___________________________________________________________________________________________

Advance Peanut Machine

Advance Machine Company, Chicago, IL, c. 1900, 17 1/2" (machine only), 49" (machine plus stand). According to Silent Salesmen Too, the Advance Machine Company was incorporated on September 30, 1900, and came out with this model---their first of many---right after that. The patent date is listed as October 23, 1900, so they must have worked quickly. To the best of my knowledge this example is one of only 4 known to still exist. Of those four, 2 are this version and 2 are a different version with a turn handle on the front as pictured on page 8 of Silent Salesmen Too. It's the only one of the 4 with original paint---more about the paint below---or with an original dedicated stand. As far as I can tell it's made completely of cast iron, with a lid that's hinged in back and locks in front. All in all, it's a pretty special piece and I'm lucky to have it.

You insert a penny into the slug rejector, turn the handle on the slug rejector to drop the penny into the coin slot of the machine's body, and then you push down the handle attached to the gate. As the gate lowers, a trap door slides open on the bottom of the vending compartment so that product can fall into the chute when the gate is closed. Release the gate's handle, and the product falls into your hand as the gate rises. That is, that happens if your hand is there to catch it---if it isn't then it falls to the floor, but you'd probably make that mistake only once.

I got this exactly as you see it, but dirtier and stiffer. The seller didn't know what he had until I told him, and he'd been trying to figure out how to get the machine off the stand, and how to loosen a sticky gate, and God knows what else. I said DON'T DO ANYTHING---don't remove the stand, don't unstick the gate, don't clean it, don't touch it up, don't even look at it---until we talk. He listened, and I got this as one big piece in an even bigger box as you can see here. He did a great job packing it, and it arrived unscathed. There's a long and interesting story attached to this acquisition, and I probably won't post it here but you can ask me about it sometime if you're interested and see me when we have time to talk.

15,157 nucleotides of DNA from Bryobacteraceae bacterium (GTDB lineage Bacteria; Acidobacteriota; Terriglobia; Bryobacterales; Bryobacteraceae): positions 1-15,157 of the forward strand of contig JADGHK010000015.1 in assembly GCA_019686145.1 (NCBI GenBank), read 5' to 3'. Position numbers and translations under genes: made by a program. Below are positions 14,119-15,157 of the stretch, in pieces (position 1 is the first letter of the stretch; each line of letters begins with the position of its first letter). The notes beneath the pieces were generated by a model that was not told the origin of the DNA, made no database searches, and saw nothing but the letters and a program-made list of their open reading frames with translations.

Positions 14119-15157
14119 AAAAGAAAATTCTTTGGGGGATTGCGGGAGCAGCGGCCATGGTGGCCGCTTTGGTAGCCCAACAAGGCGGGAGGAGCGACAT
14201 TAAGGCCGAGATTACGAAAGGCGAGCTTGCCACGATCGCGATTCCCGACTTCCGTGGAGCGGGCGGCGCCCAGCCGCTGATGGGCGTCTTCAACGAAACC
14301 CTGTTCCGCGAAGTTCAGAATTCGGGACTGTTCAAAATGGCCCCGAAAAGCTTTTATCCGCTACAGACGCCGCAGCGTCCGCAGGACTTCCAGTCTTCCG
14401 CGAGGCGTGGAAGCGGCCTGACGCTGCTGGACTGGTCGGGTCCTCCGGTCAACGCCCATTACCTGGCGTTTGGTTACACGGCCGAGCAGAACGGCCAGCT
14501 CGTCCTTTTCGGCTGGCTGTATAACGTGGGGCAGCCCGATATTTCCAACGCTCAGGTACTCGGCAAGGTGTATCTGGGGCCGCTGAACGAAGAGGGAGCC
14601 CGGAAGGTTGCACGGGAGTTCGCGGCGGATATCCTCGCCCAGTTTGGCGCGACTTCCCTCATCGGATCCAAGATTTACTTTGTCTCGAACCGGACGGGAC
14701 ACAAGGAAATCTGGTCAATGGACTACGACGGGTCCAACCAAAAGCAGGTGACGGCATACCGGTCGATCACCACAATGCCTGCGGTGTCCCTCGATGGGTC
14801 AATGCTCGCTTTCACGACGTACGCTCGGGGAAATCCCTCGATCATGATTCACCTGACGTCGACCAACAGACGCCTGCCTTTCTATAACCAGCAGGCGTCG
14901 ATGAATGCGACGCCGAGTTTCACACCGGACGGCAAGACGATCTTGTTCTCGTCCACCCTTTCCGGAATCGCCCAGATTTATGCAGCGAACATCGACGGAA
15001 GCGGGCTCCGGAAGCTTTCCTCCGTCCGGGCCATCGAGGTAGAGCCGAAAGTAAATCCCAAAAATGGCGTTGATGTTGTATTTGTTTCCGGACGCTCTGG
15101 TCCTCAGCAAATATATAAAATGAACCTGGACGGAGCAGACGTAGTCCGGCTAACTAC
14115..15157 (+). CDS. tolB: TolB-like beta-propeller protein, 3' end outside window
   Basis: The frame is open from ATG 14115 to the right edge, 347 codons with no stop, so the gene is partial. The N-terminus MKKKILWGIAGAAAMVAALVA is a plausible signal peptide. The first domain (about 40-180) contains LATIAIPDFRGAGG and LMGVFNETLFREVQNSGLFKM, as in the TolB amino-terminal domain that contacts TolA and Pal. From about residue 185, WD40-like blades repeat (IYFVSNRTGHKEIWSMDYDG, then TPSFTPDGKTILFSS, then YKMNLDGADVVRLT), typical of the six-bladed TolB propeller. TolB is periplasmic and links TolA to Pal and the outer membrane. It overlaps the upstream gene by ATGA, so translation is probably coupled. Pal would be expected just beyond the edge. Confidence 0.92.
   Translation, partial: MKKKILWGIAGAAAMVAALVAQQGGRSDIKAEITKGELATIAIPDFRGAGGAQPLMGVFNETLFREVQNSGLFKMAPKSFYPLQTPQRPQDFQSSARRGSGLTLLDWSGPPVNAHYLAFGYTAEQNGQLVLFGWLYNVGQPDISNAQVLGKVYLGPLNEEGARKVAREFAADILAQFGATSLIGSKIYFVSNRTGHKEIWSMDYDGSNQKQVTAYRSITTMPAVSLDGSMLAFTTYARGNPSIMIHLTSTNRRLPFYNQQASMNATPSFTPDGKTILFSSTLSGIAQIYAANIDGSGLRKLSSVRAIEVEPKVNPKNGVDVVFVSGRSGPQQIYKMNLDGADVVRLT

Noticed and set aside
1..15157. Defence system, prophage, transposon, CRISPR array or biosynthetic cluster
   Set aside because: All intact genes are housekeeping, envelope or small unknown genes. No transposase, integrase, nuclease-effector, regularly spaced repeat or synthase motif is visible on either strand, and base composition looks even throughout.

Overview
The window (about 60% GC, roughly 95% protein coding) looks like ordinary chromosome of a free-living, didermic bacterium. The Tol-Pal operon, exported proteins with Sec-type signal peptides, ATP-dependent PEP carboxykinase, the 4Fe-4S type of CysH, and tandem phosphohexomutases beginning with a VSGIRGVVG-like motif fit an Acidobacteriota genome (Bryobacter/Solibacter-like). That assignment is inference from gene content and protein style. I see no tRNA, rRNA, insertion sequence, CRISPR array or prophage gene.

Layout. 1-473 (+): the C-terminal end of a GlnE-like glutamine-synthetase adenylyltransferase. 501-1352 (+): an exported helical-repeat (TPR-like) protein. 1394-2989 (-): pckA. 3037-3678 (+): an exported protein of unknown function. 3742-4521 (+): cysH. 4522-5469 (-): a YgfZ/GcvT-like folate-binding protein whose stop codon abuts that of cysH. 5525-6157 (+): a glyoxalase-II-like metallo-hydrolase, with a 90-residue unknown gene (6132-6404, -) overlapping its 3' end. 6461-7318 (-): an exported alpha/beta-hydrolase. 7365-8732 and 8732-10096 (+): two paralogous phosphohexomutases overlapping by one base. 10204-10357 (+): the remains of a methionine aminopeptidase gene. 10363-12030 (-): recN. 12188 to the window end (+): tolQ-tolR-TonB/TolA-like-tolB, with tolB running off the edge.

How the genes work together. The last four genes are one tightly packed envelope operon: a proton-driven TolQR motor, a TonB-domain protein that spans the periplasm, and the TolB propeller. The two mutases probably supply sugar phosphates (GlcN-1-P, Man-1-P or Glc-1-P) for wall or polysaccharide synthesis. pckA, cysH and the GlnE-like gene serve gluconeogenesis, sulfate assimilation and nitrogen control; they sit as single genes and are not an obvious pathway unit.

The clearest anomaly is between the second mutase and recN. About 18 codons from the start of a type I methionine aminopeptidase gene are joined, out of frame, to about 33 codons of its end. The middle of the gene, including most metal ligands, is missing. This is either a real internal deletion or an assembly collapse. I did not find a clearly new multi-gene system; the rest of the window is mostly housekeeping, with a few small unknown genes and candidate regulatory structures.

This piece appears to be 100% original. If the paint isn't original then it's an ancient repaint, but I'm almost certain it's original. Either way it's in great condition. The coin door on the side is stuck in place---probably because of some rusting around its edges inside the coin compartment---and may never be able to be opened. I took it to my favorite local locksmith and they tried, but if the coin door is rusted shut they can't tell when the lock is open or closed, so couldn't judge the success of their lockpicking efforts. When I first got this machine the gate was gummed up and hard to move, so I sprayed WD-40 into the machine's innards through the chute, and then over the next few days gently worked the gate loose. Then I ran a penny through, and to my horror the machine jammed while the gate was down! I was sooooo bummed, because I couldn't get to the mechanism through the coin door, and I didn't know how else to unjam it. I moped around for a few days, and then went into the basement where the machine was to see if I could figure out what to do, and the gate was up and moving freely again. It had healed itself! That's the last penny I ran through the machine, and it's the last one I ever plan to run through it. I'm pretty sure the machine works, but won't risk another jam when I'd be powerless to rectify that sad situation.

___________________________________________________________________________________________

___________________________________________________________________________________________

©Small Vintage Vending 2003